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What small biotechs need to know about quality management systems.
All companies in the biopharmaceutical and pharmaceutical sectors must comply with regulatory demands. When considering how to achieve regulatory compliance, even small companies, virtual or not, should consider implementing a quality management system (QMS).
There is, arguably, a common sense business rationale for companies to reach their compliance goals through the introduction of a well designed and easy to operate QMS. There are two business drivers that must be explored. The first is risk mitigation. The second is the need for small organizations to be as efficient as possible in today's challenging financial landscape.
A well designed QMS can, and should, be an integral part of a business's risk management policy. In both biopharmaceutical and pharmaceutical organizations, particularly those that outsource significant elements of their business, risk management is not an optional add-on, but is a key tool to ensure their growth during the early days of their organizations. Now, it is also an expectation of the regulators that organizations will quantify and manage risks in their supply chains. This is described in ICH Q9.
A well designed QMS will also ensure that correct alignment across the organization is achieved, so everyone truly understands and delivers what is expected of them. If those processes are well designed and linked through a compliant electronic QMS, small companies will be able to maximize the system's benefits. There is significant cost and risk to a company in this sector having an inefficient and ineffective QMS, and the absence of such a system will likely cause business failure.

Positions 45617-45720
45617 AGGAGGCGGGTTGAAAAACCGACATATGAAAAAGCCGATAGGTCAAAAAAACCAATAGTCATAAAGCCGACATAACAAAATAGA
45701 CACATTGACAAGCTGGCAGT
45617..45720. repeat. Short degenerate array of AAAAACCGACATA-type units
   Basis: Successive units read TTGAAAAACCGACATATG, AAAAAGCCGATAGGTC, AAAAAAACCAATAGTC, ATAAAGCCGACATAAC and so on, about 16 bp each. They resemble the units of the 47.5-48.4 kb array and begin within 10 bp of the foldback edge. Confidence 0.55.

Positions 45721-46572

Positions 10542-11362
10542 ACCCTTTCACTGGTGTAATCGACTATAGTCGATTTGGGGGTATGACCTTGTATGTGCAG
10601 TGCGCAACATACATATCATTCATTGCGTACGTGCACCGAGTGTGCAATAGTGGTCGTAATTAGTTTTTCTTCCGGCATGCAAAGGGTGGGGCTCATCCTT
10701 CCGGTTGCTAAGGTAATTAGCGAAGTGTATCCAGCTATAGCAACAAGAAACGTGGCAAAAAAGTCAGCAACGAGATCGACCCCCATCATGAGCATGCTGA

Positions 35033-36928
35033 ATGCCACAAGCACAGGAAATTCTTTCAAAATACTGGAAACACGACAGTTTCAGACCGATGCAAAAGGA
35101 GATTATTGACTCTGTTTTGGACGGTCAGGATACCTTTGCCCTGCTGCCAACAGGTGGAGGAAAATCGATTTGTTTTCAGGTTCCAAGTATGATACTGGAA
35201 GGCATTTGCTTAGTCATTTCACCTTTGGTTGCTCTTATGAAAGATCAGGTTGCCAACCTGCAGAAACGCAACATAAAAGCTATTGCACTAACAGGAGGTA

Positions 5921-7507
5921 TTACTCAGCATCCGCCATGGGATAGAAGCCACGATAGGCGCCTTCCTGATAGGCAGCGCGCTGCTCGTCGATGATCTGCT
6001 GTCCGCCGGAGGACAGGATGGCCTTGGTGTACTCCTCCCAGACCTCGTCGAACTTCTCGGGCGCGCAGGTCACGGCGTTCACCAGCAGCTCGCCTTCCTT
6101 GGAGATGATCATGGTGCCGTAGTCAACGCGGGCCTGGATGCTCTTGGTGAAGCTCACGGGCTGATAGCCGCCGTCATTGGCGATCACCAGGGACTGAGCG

At this point, it is useful to explore why the QMS has not been implemented by all small biopharmaceutical and pharmaceutical companies. There is no single reason, but rather a combination of causes that have caused this. Many organizations do not have a clear vision of how to develop and set up a QMS. In addition, because they typically are R&D-led organizations, they do not have the expertise to introduce a QMS.
These factors can cause organizations to make the wrong decisions in how they develop and introduce a QMS; then, when the QMS does not deliver the expectations of the business, the QMS is blamed in a self-fulfilling prophecy. If this is the case, the chances of convincing the management team to re-deploy a new QMS diminishes.
An effective and efficient QMS needs the backing of the organization's entire management team. Otherwise its introduction will not be aligned to the core aims of the business.